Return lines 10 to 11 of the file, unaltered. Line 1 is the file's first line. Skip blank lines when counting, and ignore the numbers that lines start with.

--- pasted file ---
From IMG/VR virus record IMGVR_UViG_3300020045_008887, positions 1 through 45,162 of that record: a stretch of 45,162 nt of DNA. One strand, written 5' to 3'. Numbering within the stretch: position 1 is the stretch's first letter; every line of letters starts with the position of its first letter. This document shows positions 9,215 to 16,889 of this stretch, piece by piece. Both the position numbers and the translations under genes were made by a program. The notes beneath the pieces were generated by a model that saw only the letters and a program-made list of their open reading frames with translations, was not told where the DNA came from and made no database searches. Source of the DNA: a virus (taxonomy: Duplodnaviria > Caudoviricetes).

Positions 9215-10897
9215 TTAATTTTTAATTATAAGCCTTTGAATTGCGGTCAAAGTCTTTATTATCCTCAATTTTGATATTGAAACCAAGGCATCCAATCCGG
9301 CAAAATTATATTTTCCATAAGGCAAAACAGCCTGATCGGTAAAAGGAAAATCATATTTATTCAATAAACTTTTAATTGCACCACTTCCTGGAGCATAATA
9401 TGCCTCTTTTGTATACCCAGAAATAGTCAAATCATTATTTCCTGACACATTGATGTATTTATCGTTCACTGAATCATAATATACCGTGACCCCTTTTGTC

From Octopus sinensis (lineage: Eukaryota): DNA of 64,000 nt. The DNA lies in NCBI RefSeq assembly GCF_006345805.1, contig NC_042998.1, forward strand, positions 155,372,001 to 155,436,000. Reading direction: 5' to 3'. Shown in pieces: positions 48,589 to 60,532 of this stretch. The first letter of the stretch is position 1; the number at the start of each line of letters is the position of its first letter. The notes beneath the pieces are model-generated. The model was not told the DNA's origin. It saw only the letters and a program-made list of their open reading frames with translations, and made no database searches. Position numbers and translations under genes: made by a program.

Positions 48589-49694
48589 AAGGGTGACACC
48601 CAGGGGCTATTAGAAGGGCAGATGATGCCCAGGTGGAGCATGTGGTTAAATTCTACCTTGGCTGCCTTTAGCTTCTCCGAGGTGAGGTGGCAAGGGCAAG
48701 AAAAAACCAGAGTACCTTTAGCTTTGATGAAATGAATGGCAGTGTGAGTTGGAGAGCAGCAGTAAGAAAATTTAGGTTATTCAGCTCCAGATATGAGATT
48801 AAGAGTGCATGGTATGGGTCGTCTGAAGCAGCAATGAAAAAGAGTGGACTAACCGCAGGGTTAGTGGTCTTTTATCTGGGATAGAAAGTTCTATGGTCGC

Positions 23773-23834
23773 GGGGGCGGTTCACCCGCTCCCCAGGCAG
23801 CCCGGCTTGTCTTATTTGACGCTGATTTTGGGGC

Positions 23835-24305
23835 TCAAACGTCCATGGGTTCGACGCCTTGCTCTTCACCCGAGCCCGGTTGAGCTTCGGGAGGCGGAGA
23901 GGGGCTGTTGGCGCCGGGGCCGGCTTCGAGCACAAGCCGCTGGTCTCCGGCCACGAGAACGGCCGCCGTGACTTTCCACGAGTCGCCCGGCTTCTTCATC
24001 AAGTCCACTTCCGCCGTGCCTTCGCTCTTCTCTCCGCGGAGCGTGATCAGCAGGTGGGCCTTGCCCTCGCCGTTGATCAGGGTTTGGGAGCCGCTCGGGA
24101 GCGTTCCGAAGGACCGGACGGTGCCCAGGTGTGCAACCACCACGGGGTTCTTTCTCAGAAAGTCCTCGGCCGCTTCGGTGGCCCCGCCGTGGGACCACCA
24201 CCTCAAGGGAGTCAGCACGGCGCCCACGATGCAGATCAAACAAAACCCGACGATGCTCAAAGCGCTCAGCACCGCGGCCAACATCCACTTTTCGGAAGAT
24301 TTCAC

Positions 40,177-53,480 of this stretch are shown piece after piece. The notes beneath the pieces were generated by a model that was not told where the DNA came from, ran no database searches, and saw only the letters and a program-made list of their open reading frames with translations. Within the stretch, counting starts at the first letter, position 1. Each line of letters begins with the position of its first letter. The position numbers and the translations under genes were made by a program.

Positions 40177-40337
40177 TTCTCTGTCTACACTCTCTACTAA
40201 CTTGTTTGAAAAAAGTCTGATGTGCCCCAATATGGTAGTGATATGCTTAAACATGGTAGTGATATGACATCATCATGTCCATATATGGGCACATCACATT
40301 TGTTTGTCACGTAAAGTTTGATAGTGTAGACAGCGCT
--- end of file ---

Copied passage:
48701 AAAAAACCAGAGTACCTTTAGCTTTGATGAAATGAATGGCAGTGTGAGTTGGAGAGCAGCAGTAAGAAAATTTAGGTTATTCAGCTCCAGATATGAGATT
48801 AAGAGTGCATGGTATGGGTCGTCTGAAGCAGCAATGAAAAAGAGTGGACTAACCGCAGGGTTAGTGGTCTTTTATCTGGGATAGAAAGTTCTATGGTCGC